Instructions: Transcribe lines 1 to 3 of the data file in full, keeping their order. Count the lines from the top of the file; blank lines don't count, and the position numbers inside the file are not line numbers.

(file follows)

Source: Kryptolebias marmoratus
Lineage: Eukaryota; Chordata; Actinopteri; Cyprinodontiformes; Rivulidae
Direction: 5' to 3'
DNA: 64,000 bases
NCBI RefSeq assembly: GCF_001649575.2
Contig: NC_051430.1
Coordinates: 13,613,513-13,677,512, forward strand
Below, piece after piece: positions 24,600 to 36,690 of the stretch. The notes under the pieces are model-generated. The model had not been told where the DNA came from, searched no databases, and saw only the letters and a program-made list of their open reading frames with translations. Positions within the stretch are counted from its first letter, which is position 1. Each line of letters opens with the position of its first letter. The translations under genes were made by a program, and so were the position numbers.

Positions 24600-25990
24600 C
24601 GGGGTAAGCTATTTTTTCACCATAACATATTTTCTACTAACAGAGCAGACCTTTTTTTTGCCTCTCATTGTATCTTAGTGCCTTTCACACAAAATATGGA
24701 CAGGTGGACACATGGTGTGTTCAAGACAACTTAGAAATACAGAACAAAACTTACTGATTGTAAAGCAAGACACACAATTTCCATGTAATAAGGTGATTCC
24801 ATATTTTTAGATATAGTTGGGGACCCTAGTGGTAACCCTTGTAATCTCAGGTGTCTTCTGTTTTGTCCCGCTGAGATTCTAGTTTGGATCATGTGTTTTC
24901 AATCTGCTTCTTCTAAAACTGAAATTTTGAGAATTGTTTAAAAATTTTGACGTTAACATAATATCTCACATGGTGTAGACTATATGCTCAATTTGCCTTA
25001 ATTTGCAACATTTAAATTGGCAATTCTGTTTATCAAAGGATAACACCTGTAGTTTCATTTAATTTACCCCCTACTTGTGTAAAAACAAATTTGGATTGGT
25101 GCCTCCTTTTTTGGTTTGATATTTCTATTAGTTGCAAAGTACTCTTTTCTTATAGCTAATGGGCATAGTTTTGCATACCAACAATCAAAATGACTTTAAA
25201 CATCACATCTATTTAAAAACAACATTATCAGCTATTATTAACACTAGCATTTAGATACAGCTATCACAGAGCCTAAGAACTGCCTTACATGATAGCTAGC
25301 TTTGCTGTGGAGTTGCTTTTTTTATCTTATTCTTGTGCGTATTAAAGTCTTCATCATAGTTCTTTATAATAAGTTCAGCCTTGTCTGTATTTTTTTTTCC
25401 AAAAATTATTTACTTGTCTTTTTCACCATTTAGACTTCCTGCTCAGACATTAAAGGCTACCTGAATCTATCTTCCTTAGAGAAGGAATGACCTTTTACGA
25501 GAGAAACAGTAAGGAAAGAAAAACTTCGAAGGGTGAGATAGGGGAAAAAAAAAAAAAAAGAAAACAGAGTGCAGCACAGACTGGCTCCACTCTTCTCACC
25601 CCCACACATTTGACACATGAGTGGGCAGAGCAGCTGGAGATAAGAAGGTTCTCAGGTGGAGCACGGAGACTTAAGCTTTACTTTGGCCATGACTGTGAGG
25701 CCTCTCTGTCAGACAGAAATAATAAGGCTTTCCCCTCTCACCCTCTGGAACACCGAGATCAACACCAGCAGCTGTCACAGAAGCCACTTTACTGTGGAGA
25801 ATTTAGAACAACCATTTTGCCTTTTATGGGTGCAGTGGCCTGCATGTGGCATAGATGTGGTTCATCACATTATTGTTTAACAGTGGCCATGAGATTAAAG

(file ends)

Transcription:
Source: Kryptolebias marmoratus
Lineage: Eukaryota; Chordata; Actinopteri; Cyprinodontiformes; Rivulidae
Direction: 5' to 3'